Including the lipstick vine and basket vine, the Aeschynanthus genus includes remarkable hanging plants with showy red, orange or yellow terminal flowers that emerge from “tubes” which resemble lipstick cases. Better suited to its native rainforest habitat, Aeschynanthus presents a challenge for the indoor gardener. They generally require high humidity and warmth during the summer months, followed by a brief period of cold during the winter to stimulate a bloom.
Light: Bright, strong light, but not direct sunshine.
Water: Keep soil continuously moist throughout spring and summer, and reduce watering in the winter. Don’t let it completely dry out. Very high humidity is preferred. If you’re growing in a basket, you will need to water more frequently during the growing season. However, the exact watering schedule will be party determined by your humidity levels, temperature, and choice of potting media.
Temperature: Keep it warm and humid in the spring and summer, above 65ºF (18ºC). In the winter, a brief period of 55 to 65ºF (13 to 18ºC) will cause inflorescence.
Soil: A well-drained potting mix is best. Avoid heavy garden soils, especially if you’re growing the plant in a hanging basket. In general, the lighter the mix, the better, but keep in mind that very light mixes will drain faster and require more frequently watering. Also, it’s a good idea to repot your hanging plants more frequently, as they soil in a hanging basket tends to become exhausted faster than soil in pots.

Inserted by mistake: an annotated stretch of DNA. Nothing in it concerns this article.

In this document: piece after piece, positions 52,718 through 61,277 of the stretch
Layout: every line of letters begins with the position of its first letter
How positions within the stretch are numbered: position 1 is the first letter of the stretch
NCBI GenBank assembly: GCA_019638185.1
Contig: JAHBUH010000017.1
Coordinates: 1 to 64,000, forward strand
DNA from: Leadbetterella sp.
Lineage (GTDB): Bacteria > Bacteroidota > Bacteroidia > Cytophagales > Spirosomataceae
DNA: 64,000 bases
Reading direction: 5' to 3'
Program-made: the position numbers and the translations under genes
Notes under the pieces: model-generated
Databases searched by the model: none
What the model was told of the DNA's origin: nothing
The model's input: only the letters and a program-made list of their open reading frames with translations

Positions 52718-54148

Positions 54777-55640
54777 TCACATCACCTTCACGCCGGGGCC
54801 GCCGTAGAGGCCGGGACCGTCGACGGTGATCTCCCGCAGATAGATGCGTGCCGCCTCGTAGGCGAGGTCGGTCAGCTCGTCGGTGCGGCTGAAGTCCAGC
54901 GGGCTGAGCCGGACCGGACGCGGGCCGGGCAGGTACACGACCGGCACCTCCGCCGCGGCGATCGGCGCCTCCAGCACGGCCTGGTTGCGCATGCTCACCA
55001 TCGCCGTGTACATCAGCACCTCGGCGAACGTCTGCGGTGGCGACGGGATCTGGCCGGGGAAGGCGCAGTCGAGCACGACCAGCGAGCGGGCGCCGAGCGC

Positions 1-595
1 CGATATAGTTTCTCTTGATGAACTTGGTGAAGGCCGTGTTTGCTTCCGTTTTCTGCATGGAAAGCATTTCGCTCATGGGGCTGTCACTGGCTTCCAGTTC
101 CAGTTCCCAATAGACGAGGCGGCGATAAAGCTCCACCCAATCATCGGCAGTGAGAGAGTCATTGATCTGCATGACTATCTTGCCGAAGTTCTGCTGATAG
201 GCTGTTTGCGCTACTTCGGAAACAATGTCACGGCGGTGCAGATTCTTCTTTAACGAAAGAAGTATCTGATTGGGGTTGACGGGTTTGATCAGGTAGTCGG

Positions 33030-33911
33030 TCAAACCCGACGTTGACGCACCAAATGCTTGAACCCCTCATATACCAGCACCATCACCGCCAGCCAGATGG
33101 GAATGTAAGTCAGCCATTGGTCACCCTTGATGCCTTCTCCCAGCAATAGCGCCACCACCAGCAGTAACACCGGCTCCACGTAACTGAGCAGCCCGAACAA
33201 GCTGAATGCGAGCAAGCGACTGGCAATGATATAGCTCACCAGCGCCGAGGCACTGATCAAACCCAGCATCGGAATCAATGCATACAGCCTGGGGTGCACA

Fertilizer: When new growth appears in the spring, feed with a controlled-release fertilizer or liquid fertilizer according to label directions. Liquid fertilizers are often best for hanging applications, because they provide a steady supply of food. However, for best effect, make sure to use the fertilizer with every application during the growing season. If it will be challenging to stick to this schedule, sprinkle the soil surface with a good controlled-release fertilizer at the beginning of the growing season.
Repotting depends on your container choice. For hanging plants, you should repot in the beginning of every growing season. You can keep the plant in the same basket year after year, but you’ll still need to refresh the soil and, if the plant has become too large, divide it. You can pot the division up separately. If you’re growing in a container, repot either annually or every other year, depending on the size of the plant.
Take cuttings in the spring, when the plant resumes normal growth. To successfully root cuttings, use a rooting hormone and provide bottom heat or use a covered rooting container. Take a cutting with several leaves and a length of stem. Strip away the bottom one or two sets of leaves to expose one or two growing nodes. Dip these into rooting hormone (if you’re using it), then bury the cutting and the exposed nodes into a clean potting mix. You can use a seedling mix if you have some on hand. Keep the cutting in a bright, warm place with high humidity. When you start to see new growth, you’ll know the cutting has rooted. Wait until the plant has put out several sets of new leaves before repotting to a more permanent container.
Aeschynanthus are perfect as hanging or trailing plants. They require high humidity and warmth throughout the growing season, as well as strong (but not direct) light. After the season is over, cut the trailing stems back in preparation for another year—otherwise, it will tend toward leginess. Do not spray plants in bloom. These are perfect for a greenhouse, sunroom or conservatory.
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